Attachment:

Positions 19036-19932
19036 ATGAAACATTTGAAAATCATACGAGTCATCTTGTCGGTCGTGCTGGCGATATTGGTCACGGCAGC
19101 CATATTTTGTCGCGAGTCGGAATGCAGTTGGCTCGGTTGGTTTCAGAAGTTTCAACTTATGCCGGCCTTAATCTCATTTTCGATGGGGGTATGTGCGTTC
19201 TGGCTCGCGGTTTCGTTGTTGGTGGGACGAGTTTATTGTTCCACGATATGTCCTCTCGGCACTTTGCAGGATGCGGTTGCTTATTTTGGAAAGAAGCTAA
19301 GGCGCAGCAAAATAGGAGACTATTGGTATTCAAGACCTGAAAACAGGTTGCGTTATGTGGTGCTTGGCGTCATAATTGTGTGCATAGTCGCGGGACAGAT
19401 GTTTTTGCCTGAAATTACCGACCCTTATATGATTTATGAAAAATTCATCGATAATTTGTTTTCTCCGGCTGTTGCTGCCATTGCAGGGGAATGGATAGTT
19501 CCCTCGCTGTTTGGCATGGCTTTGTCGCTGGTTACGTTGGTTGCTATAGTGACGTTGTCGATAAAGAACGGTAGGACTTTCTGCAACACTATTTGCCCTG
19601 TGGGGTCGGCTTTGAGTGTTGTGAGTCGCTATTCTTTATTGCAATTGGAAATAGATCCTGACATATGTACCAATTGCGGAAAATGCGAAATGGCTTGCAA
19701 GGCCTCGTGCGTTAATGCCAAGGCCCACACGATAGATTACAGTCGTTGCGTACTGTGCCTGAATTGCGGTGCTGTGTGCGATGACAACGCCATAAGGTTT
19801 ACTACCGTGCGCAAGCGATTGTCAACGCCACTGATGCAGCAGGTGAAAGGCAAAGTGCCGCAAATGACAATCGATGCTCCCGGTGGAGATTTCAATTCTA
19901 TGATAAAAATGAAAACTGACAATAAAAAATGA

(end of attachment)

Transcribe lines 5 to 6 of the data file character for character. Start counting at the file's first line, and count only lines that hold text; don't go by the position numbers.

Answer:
19301 GGCGCAGCAAAATAGGAGACTATTGGTATTCAAGACCTGAAAACAGGTTGCGTTATGTGGTGCTTGGCGTCATAATTGTGTGCATAGTCGCGGGACAGAT
19401 GTTTTTGCCTGAAATTACCGACCCTTATATGATTTATGAAAAATTCATCGATAATTTGTTTTCTCCGGCTGTTGCTGCCATTGCAGGGGAATGGATAGTT